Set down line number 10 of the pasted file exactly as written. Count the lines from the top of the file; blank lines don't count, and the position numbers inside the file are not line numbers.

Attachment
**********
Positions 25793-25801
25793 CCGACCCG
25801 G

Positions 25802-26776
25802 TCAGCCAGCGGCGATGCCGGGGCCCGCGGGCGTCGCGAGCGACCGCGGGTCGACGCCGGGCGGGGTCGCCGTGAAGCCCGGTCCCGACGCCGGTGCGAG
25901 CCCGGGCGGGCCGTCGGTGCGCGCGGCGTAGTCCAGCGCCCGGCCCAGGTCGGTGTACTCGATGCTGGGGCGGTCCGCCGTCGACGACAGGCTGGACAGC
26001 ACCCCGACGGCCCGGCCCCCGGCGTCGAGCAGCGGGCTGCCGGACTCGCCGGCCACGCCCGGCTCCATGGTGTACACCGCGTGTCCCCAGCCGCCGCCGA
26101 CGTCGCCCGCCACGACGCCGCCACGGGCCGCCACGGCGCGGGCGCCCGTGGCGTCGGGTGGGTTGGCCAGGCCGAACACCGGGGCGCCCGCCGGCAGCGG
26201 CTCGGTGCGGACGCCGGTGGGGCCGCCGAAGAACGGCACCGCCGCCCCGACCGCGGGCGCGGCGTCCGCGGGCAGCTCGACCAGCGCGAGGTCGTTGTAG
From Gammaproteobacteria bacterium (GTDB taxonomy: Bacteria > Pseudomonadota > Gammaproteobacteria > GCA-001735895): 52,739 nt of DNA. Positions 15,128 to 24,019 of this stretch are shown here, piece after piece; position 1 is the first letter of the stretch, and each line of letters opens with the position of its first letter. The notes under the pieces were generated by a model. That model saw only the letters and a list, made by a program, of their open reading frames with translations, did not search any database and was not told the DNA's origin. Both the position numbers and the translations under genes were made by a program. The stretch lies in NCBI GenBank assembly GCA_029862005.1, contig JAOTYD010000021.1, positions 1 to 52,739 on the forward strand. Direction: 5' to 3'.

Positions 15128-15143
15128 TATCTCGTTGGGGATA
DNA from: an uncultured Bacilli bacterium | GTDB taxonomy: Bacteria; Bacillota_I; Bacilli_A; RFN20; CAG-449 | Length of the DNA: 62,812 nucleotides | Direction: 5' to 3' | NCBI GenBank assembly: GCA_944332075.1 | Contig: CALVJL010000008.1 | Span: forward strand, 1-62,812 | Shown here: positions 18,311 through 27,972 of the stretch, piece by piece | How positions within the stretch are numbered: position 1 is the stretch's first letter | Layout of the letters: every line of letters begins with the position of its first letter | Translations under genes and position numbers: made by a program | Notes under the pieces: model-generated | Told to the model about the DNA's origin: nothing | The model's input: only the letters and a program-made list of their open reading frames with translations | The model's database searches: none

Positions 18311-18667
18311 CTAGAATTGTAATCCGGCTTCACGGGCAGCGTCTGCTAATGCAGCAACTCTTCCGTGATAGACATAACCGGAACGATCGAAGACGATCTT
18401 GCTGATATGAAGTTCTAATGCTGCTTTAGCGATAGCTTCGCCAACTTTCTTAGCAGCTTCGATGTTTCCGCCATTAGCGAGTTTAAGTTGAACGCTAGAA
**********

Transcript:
From Gammaproteobacteria bacterium (GTDB taxonomy: Bacteria > Pseudomonadota > Gammaproteobacteria > GCA-001735895): 52,739 nt of DNA. Positions 15,128 to 24,019 of this stretch are shown here, piece after piece; position 1 is the first letter of the stretch, and each line of letters opens with the position of its first letter. The notes under the pieces were generated by a model. That model saw only the letters and a list, made by a program, of their open reading frames with translations, did not search any database and was not told the DNA's origin. Both the position numbers and the translations under genes were made by a program. The stretch lies in NCBI GenBank assembly GCA_029862005.1, contig JAOTYD010000021.1, positions 1 to 52,739 on the forward strand. Direction: 5' to 3'.